Reliance Communications has bagged contracts to develop telecom infrastructure for mgovernance in Kerala, Mumbai and Maharashtra circles (Business Standard.2010). It will help in providing real time police information, updates on land records and civil services through voice, GPRS, Bluetooth, SMS and 3G technologies. Some new applications will also be developed to enable group messaging to facilitate Panchayats (Block Headquarters) and or district level bodies to disseminate information of local importance to rural people (rimweb.in,2010).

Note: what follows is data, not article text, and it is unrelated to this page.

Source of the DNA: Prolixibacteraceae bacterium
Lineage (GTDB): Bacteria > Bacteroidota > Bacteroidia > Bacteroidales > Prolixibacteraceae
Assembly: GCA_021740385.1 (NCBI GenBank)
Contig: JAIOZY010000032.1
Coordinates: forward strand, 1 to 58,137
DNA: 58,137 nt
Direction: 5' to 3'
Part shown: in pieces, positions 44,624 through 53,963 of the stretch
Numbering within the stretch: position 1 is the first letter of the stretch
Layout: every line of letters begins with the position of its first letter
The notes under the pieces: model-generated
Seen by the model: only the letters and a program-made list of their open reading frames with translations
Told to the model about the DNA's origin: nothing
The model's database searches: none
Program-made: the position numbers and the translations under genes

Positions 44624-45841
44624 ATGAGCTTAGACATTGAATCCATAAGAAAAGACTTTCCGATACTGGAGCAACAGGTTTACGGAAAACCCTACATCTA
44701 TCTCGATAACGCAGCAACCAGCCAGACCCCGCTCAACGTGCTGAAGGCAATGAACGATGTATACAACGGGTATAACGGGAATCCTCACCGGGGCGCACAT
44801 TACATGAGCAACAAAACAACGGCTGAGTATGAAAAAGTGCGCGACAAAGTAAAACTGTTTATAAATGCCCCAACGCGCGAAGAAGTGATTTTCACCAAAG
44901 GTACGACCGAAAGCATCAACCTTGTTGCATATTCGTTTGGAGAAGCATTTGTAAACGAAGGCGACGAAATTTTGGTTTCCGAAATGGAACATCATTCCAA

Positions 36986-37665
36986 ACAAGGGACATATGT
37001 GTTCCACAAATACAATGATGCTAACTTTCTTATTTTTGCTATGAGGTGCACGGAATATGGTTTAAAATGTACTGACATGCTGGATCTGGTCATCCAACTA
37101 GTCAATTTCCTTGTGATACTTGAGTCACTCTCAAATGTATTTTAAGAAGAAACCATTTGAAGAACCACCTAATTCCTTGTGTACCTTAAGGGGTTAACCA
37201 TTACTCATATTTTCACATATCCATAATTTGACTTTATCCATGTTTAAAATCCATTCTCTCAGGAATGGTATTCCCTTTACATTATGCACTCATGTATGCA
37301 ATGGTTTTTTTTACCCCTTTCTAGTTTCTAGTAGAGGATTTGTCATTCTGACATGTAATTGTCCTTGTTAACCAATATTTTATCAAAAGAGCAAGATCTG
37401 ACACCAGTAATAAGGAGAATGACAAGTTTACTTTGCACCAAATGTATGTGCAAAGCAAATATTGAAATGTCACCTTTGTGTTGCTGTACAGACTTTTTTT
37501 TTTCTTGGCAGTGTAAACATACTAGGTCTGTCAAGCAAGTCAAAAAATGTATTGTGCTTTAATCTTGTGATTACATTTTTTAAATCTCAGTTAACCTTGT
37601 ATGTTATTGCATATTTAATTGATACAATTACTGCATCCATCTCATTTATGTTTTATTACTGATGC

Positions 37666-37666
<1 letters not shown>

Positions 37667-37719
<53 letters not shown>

Conclusion

Mobile-government can marshal in a approach to delivery of government services to the doorstep of the citizens thus bridging the gap. The primary characteristic of these mgovernance solutions should be that of capturing skill levels, services and devices required to offer faster, cost-effective and scalable solutions. Mobile technology usage in governance is empowering the masses and creating awareness at the grassroots thus enabling citizen centric services.

References